How we work

Benefiting from its status as an independent foundation, Seerave is building diverse partnerships and supporting efforts which bring novel benign approaches to cancer patients as quickly as possible. To speed up progress and reduce duplication, Seerave believes that cross-disciplinary and cross-border collaboration from “bench to bedside” is necessary. This may include academic researchers, clinicians, young startups as well as ventures from different fields of life sciences and technology. We act as a catalyst to join the dots between different endeavors.

I m m u n e s y s t e m C a n c e r a n d o t h e r d i s e a s e s ( e . g . n u t r i t i o n ) M i c r o b i o m e N o v e l b e n i g n a p p r o a c h e s

Partners

We are agnostic about the partners we work with and are open to discussions with academic researchers, clinicians, young startups as well as ventures from different fields of life sciences and technology.

The key criteria is that they share our conviction that more benign approaches can be developed to treat cancers and other illnesses by modulating the nutrition / microbiome / metabolite / immune system axis.

Gustave Roussy
Gustave Roussy
Villejuif Cedex France
https://www.gustaveroussy.fr
Kings College London
Kings College London
London UK
http://www.kcal.ac.uk
Universitair Medisch Centrum Groningen
Universitair Medisch Centrum Groningen
Groningen The Netherlands
http://www.umcg.nl
University Psychiatric Clinics
University Psychiatric Clinics
Basel Switzerland
http://www.upkbs.ch/

Current projects

We are in discussions with potential partners both in Europe and the US, screening potential projects which would fit our strict selection criteria and merit support by the foundation.

Longitudinal analysis of the nutritional status and microbiome composition in melanoma patients undergoing immunotherapy

Seerave Foundation is supporting two independent centers performing complementary prospective clinical studies:

1) University Medical Center Groningen (UMCG), Netherlands, under the supervision of Prof. Geke Hospers and Prof. Rinse Weersma. A Seerave Fellow at UMCG will coordinate the efforts undertaken.

2) King’s College London (KCL), United Kingdom, under the supervision of Prof. Tim Spector and Dr. Veronique Bataille. KCL will lead a consortium of UK Melanoma Centres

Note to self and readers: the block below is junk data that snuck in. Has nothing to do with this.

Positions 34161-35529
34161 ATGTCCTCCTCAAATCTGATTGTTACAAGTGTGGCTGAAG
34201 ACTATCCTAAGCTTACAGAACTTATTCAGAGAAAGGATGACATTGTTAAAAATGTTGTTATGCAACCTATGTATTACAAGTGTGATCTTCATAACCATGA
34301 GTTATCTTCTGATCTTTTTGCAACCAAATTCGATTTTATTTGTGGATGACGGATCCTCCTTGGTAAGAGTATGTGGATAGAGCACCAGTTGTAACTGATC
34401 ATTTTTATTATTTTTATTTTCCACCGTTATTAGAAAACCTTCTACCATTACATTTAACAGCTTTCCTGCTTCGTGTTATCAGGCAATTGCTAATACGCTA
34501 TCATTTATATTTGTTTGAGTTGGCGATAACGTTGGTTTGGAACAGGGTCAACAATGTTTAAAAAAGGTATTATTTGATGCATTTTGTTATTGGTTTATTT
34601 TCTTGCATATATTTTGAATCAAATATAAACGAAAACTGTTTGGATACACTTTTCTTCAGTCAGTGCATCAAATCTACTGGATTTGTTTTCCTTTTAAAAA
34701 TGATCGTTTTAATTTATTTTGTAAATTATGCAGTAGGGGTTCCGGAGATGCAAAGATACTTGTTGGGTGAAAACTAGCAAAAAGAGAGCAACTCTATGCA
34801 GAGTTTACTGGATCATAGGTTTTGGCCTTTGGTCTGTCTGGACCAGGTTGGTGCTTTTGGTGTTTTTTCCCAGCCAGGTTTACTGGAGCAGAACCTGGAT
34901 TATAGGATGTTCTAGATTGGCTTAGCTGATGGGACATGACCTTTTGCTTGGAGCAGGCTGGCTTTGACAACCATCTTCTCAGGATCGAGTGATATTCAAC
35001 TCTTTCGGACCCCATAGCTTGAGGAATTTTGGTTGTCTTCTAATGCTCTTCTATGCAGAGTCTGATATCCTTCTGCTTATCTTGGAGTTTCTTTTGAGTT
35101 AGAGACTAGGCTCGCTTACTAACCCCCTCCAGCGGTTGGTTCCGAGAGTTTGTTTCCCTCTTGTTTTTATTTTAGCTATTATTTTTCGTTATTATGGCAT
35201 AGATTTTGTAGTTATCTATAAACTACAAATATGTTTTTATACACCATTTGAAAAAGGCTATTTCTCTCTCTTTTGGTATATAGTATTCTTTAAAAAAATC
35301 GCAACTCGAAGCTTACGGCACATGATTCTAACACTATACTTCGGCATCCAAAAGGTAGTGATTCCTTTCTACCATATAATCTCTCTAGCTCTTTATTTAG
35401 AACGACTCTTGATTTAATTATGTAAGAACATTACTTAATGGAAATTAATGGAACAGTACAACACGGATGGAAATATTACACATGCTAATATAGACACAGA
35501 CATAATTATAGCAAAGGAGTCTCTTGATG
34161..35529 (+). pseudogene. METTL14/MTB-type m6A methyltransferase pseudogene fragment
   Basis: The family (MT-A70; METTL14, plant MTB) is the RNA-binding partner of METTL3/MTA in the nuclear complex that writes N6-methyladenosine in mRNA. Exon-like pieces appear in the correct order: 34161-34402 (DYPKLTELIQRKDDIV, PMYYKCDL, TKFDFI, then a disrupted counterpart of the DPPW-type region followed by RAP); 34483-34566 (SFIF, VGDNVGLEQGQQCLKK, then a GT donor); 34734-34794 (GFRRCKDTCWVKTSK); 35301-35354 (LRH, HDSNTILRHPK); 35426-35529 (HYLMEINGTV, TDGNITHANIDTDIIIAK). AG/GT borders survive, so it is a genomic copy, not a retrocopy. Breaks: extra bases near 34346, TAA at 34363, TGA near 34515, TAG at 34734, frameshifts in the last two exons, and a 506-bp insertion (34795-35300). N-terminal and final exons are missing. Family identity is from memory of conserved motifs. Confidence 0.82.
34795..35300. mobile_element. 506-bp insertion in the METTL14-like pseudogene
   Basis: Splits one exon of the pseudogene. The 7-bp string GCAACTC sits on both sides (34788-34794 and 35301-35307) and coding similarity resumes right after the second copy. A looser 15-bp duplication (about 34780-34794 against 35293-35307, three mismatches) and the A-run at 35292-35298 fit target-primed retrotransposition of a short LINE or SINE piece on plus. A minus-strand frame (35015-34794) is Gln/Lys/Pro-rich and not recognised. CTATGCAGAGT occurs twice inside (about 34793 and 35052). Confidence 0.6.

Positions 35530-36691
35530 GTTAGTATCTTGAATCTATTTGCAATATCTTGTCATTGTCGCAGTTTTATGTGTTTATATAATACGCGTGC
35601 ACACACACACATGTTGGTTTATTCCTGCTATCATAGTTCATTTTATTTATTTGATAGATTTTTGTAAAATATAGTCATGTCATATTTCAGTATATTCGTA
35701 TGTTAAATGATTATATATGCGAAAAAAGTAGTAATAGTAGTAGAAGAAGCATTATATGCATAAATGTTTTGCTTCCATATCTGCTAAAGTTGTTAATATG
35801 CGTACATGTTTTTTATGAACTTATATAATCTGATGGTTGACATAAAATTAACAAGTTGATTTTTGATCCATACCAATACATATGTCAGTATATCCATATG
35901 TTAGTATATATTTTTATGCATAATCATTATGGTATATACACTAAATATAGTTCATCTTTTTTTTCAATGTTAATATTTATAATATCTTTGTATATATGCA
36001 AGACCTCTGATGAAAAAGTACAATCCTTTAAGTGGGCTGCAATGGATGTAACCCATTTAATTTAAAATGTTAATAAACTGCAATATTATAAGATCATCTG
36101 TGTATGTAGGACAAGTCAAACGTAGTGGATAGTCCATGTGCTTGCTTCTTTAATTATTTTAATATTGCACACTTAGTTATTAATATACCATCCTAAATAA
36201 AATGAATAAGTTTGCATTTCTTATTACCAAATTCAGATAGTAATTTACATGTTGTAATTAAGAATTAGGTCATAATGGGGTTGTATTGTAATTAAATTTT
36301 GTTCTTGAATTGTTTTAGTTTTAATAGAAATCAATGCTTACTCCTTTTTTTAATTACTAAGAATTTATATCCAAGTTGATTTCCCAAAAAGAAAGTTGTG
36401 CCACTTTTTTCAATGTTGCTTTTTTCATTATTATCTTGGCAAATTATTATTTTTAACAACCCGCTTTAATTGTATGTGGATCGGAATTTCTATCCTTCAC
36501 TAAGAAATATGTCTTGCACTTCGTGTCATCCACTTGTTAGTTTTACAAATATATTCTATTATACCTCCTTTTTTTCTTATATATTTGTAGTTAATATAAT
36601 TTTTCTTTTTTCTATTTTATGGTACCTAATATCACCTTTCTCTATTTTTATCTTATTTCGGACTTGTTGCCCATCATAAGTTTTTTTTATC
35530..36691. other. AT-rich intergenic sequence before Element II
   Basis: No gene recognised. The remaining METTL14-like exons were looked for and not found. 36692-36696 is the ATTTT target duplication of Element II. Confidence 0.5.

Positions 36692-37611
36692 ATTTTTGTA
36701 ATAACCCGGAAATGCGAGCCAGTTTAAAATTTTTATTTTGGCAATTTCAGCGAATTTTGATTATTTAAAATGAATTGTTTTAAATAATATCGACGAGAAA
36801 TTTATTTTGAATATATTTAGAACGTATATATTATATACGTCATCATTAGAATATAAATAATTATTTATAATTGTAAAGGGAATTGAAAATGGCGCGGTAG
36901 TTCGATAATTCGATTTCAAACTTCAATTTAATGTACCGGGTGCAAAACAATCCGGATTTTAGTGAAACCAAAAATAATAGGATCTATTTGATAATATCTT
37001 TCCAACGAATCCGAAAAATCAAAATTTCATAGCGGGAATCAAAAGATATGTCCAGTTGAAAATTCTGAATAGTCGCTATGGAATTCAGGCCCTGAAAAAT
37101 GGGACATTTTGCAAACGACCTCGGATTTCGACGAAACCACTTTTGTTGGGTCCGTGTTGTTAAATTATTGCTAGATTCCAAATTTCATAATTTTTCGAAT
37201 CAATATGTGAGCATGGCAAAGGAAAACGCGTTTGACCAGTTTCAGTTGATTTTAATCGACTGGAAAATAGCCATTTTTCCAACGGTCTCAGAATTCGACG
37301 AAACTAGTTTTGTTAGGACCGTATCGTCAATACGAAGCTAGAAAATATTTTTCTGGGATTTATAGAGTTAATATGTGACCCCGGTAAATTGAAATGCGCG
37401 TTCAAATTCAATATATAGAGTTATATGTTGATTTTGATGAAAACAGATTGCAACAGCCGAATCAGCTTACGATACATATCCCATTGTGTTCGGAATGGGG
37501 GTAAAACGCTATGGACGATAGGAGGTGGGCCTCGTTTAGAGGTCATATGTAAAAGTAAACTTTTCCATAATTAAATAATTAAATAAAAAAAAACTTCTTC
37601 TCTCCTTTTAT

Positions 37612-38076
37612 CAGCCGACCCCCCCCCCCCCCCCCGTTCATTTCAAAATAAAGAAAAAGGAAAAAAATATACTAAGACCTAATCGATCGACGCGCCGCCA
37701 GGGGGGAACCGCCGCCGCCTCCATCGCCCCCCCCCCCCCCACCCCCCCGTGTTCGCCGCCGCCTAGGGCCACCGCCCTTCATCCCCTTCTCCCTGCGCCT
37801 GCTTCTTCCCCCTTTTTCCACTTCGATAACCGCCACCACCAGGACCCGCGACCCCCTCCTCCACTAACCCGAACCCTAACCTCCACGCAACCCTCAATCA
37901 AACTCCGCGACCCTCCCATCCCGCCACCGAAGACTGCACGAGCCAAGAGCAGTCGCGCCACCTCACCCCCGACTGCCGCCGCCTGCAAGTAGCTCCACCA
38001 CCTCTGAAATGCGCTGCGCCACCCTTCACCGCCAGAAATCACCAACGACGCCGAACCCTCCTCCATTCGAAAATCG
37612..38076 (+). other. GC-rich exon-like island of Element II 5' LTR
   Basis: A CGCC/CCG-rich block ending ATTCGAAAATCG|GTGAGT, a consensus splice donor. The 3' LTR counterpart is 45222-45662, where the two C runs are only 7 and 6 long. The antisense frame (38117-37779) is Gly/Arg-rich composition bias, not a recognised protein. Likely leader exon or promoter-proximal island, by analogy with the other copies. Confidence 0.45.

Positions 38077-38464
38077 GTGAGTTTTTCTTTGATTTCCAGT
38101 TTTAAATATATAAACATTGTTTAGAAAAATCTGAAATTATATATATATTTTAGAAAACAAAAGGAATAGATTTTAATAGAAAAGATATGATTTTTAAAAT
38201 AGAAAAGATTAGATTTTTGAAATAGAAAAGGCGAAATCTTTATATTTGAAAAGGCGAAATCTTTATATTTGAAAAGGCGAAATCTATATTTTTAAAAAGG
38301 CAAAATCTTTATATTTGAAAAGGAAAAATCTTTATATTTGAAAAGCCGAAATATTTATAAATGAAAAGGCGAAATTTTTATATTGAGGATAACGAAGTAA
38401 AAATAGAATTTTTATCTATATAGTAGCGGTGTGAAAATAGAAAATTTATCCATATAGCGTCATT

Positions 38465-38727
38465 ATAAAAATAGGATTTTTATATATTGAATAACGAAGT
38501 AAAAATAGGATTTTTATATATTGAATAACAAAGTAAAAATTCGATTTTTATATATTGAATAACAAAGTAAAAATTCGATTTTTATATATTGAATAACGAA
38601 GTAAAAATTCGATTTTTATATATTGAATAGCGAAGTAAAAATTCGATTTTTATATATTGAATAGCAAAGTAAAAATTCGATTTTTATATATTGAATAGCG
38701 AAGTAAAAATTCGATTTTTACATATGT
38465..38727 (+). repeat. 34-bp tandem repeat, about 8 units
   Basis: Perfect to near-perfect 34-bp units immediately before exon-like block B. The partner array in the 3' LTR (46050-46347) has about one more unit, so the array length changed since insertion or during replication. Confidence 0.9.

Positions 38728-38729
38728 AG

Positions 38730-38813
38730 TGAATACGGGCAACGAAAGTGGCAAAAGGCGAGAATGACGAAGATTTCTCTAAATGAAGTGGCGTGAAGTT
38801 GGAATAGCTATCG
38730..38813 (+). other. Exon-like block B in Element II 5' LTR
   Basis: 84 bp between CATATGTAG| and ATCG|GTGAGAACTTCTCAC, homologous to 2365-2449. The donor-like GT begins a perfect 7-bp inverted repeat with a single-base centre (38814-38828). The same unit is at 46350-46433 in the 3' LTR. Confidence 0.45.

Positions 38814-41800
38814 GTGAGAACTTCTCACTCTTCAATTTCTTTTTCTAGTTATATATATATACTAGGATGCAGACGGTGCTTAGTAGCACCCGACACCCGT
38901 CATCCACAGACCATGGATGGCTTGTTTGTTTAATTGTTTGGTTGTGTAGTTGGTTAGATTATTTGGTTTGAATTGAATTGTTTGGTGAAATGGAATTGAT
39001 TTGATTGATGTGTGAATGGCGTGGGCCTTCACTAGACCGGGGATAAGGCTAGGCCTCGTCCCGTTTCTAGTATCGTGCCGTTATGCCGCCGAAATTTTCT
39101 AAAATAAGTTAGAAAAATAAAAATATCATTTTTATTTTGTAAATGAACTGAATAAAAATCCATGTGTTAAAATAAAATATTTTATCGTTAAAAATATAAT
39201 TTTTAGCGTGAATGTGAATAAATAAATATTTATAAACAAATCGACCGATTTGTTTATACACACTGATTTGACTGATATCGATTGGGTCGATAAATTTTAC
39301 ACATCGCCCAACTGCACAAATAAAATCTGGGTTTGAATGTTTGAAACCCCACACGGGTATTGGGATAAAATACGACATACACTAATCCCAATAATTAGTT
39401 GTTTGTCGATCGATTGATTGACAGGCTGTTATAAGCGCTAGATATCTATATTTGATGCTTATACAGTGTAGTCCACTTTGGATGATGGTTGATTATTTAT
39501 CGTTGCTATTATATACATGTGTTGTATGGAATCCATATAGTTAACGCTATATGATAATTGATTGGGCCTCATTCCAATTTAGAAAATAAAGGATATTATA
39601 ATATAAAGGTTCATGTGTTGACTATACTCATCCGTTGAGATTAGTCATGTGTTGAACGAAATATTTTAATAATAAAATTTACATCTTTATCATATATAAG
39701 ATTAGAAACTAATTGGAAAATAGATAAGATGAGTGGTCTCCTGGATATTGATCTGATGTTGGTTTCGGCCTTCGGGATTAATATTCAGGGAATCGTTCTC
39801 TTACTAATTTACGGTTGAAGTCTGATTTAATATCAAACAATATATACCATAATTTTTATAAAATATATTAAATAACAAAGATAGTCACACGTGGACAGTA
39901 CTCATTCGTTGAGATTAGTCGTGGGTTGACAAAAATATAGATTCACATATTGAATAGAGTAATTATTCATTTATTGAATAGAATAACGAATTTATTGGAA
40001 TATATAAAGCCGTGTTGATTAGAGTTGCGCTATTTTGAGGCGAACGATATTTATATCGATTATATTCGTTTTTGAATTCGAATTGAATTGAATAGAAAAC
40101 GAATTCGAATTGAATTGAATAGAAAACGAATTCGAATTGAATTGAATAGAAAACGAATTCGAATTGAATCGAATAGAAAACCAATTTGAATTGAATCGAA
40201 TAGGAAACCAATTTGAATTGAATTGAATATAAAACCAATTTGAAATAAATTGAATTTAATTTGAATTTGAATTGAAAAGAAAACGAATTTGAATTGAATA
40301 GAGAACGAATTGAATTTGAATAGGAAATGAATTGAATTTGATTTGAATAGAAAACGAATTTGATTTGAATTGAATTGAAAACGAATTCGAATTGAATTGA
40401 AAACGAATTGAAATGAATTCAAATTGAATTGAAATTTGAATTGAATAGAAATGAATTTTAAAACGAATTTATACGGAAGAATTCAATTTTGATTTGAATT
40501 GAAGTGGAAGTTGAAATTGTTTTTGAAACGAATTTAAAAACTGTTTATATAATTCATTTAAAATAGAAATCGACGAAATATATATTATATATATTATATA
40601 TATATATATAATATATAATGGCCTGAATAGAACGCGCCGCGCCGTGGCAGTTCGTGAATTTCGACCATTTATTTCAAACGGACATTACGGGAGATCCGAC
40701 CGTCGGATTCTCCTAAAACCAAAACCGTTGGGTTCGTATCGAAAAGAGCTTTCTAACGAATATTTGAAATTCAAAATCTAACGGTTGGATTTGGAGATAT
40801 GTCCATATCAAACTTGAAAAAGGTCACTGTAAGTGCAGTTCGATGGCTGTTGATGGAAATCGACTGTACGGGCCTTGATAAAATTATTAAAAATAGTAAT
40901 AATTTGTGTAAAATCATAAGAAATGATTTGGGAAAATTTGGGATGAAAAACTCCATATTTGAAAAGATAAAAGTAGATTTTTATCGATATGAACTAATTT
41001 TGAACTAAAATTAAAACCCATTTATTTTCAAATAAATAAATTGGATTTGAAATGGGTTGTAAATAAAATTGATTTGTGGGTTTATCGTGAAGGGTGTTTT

Both studies aim at performing longitudinal analysis of the nutritional status and the composition and function of the gut microbiome in melanoma patients undergoing immunotherapy using metagenomic and metabolomic approaches. The ultimate goal is to integrate the collected data into predictive “–omics signatures” including other biomarkers from blood and tumors, host genetics, immunomics as well as other clinical parameters. 

Background

More and more evidence suggests that the gut microbiome regulates host immunity and also modulates the efficacy and side-effects of cancer chemo- and immunotherapy. At the same time, multiple modulators including diet are known to influence the composition and/or the metabolic output of the gut microbiome. However, it is currently unknown whether different nutritional status of cancer patients might influence the composition and/or the metabolic output of the gut microbiome, and if so, whether these parameters could indeed stratify patients responding or not-responding to cancer immunotherapy. Given that nutrition may represent the safest and easiest modulator of the gut microbiome, understanding the relationship between nutrition, the microbiome, and anti-cancer immunity could a) generate hypothesis for mechanistic work in pre-clinical models, and b) open highly interesting therapeutic avenues for cancer patients.